(1984) found the addition of brochures increased curbside participation to a level two to four times that produced by newspaper ads alone. Education (posters) 2.47 (treatment 1 N. l-week follow-up Centralized bin a-month treatment d = 0.1% increase in curbside participation. General group feedback 3. Reward (&Be) (See above) 2 > baseline d’= 0.06 (See above) d’= 0. (1993) found that providing containers in convenient places and delivering written prompts encouraged more people to recycle than using prompts alone. $ Results am for comparisons of intervention conditions unless noted as baseline comparisons. or 50% (depending on the complex). effect) 2 N. Reid et al.) Amount of paper (College students) Amount and quality of newspapers recycled (Apartment complex residents) Special drive B-month treatment Special drive a-week treatment. Info + reward (individual) 2. ‘Rejection-retreaV 4. Foot-in-the-door 5. 60%. Specify group feedback 2. Arbuthnot et al. W. Type of intervention* et al.23 d’ = 0.25 d = 2. that group is listed. feedback Goldenhar & Connell. Prompt 2. Jacobs et al.05 d’ = 0. (19761977) found that prompts delivered as part of the Toot-in-the-door influence technique increased selfreported recycling at community drop-off centers among new residents by 88%. Group feedback (poster on weekly lbs. compared to a 2. 1976) increased college .112 P. Information only 1.25 d = 0. Weekly pickups 6. How does prompting compare with other intervention approaches? Few studies applying a prompting strategy included another strategy for comparison. Control 1. Prompts + proximity + (College students) reward (lottery) 1. Goals + feedback 6. 3 N.11 d’ = 0. For example. compared to less than 10% for each of the prompting strategies alone. Infor = individual reward (lottery) 4. (1989-1990) found that an oral plea along with a written prompt resulted in a 22. Reward (lot&y) Participation 2. * If a study used a control group. and the prompt was typically delivered in writing. A larger group of studies.S. paper collected) 1.06 d’ = 0. Control Self-reported newspaper recycling (College students. Schultz TABLE 2-contd. however. Control (See above) (See above) 1. Prompt (expert) 3. Dependent variablet and participants Type of program and duration Special drive 4-week treatment Curbside 4-month treatment Resultss Reward intmventions-contd. (1976-1977) likewise found prompting and proximity together increased recycling in apartment complexes by lOO%. curbside recycling.S. Feedback (posters) 3.S. Prompts + proximity Number of cans 2. Austin et al. Reward (monev) @tesidentisl households) 3. 1992) or rewards (Witmer & Celler. Infor + reward (group) 3. (1980-1981) Goldenhar & Connell (1991-1992) Katzev & Mishima (1992) de Young et al.4% increase in participation among residents receiving only the written message. These studies (with one exception) agreed that prompting alone is not as effective as other approaches in increasing recycling behavior. Education + Feedback 4. Informational kyers 4. Written commitment 4.11 d’ = 0. (1995) (See above) (See above) (See above) 1. Other studies showed that combining prompts with proximity of the collection bin increased recycling. t Observed behavior unless noted as self-reported behavior. showed enhanced effects of combining different communication approaches. Luyben & Cummin5 (1981-1982) Jacobs & Bailey (1982-1983) Wang t Katzev 1.21 (See above) (1990): II Diamond & Loewy Participation in glass recycling program (College students) Special drive l-week treatment twice during academic year Special drive 25-week treatment Needleman & Geller (1992) Amount of home-generated recyclables delivered to the work site (Office workers) 6 > other 5 conditions Feedback interventions Hamad et al.11 d = 0. Spaccarelli et al.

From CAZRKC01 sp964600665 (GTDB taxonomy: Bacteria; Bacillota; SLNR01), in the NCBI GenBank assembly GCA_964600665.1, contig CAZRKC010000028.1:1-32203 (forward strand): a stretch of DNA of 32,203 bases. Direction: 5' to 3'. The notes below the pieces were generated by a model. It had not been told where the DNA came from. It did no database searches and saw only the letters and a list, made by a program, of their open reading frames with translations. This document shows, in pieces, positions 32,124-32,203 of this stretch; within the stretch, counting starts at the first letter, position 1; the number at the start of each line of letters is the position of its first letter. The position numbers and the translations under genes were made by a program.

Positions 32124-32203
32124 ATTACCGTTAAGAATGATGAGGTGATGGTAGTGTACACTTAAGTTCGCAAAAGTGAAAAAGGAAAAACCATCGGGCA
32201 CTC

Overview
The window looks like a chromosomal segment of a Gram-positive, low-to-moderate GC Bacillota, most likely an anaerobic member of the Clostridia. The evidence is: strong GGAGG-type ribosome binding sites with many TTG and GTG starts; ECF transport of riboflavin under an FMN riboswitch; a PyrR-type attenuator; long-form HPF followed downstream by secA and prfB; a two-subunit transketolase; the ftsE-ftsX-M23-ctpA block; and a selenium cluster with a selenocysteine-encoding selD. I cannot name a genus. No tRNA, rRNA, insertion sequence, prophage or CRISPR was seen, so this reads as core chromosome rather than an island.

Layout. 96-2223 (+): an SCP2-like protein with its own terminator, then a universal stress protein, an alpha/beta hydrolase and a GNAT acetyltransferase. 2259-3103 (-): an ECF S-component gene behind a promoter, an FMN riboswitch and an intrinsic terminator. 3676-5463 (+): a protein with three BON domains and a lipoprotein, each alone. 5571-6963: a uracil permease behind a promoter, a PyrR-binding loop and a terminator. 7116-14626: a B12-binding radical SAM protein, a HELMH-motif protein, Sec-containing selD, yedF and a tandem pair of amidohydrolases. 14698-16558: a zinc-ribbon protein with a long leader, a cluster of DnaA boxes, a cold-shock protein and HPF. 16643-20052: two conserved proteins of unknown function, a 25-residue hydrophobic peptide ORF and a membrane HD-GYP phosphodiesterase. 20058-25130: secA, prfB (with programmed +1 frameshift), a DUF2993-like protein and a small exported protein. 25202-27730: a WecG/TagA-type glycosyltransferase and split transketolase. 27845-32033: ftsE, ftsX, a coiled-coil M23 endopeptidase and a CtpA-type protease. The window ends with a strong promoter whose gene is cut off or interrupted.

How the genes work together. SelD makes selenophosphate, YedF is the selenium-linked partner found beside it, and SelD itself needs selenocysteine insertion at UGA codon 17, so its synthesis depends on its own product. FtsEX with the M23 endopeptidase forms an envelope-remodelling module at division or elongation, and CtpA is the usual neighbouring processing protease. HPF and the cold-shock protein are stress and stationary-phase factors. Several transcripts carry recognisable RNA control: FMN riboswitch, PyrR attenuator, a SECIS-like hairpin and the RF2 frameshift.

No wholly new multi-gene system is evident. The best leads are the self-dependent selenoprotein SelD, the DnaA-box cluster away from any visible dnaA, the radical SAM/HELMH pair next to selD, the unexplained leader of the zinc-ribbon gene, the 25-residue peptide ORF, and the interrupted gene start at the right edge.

In these studies. Determining whether prompting can bring about enduring behavior change is difficult. written commitment produced greater increases than oral commitment in curbside participation and amount of recyclables collected (Pardini & Katzev. because most prompting studies used short-term time frames without follow-up measures. oral. and group versus individual commitment (Wang & Katsev. 42% and 42%. Prompting may work better for some types of recycling than others. In contrast. written versus oral commitment (Pardini & Katzev. In the apartment complex study. with four studies including follow-up measures lasting from 2 to 4 weeks. The prompting strategies appeared to increase participation in community drop-off and curbside programs. These findings indicate a potential for long-term effects. individual. Five studies. Five studies. 1990). prompting encouraged sustained participation in curbside and drop-off community programs. although the block leader group participated at a higher rate than the prompting-alone group (average of 28% vs 12%. Vining and Ebreo (19891 reported a continued increase in the volume of materials collected during a 3-year. and the two strategies combined produced similar increases in curbside participation (39%. Commitment interventions Commitment interventions are based on the principle that people become resistant to pressures to change their actions after making a decision to behave in a certain way (Oskamp. the longest treatment period was 6 weeks and the longest follow-up period only 4 weeks. written. both block leaders and prompting increased participation in curbside recycling in Burn’s (1991) study. 1990). commitment. results of the interventions were reported across all participants. In most studies. however. but not in the one study conducted in college dorms (Witmer & Geller. Burn and Oskamp (1986) found that prompting. One major limitation of all these studies is the lack of consideration of the individual characteristics of recipients of the promptsIn all studies reviewed here. incorporated other interventions for comparison. in which particpants were told that their names would appear in the college newspaper (McCaul & Kopp. group)? Two studies actually compared various commitment approaches with each other. on the other hand. Most studies measured household recycling in community curbside or drop-off programs. 1991). and individual commitment yielded more participation than group commitment in a special recycling drive on a college campus (Wang & Katzev. Burn (1991) found that the increase in curbside recycling still remained 12 weeks later. the effects of prompts alone could not be disentangled from proximity effects (distance to the recycling bin area). (1976-1977) noted that the increased number of new recyclers continued 18 months following the implementation of the footin-the-door technique. Two of the three studies of special drives in college settings were the only studies not to show a positive effect of prompting on recycling.Who Recycles and When? 113 students’ recycling in special dormitory recycling drives. however. After the seven studies. on follow-up measures) than prompting or . commitment was initiated by requesting the research participant to sign a pledge or a statement. 19821. commitment tended to produce longer lasting effects (i. in which participants were asked in person if they would participate in the recycling drive (Wang & Katzev. and the effects were further confounded by increased bin capacity. commitment produced increases in both curbside and special drive participation-not only during treatment. 19821. whereas prompting had no significant effect. Generally. and Spaccarelli et al. respectively). 1976). including public versus private commitment (McCaul & Kopp. and two of these employed separate treatment and follow-up periods. The two exceptions were (1) a public commitment condition. Is there a difference among the types of conunitment (e. measured recycling over a period of four months or longer. 198319841. except for one study conducted in apartment complexes and three studies conducted with college students or staff. it seems likely that people with more knowledge or environmental concern would be more strongly affected by prompts than would participants low on these variables. Seven studies have investigated the effects of commitment on recycling behavior. however. This short-term nature of all the commitment strategy investigations precludes the ability to make statements with confidence about enduring effects of commitment on recycling behavior.e.g. In general. Treatment generally lasted 2 to 6 weeks. and (2) an individual commitment condition. multi-media community campaign. prompting interventions may be more effective with people who already have a favorable attitude toward recycling. 1983-19841. 1990). In these. but also during follow-up. respectively). and Arbuthnot et al. (1989-1990) showed a sustained increase in curbside recycling participation over 39 weeks.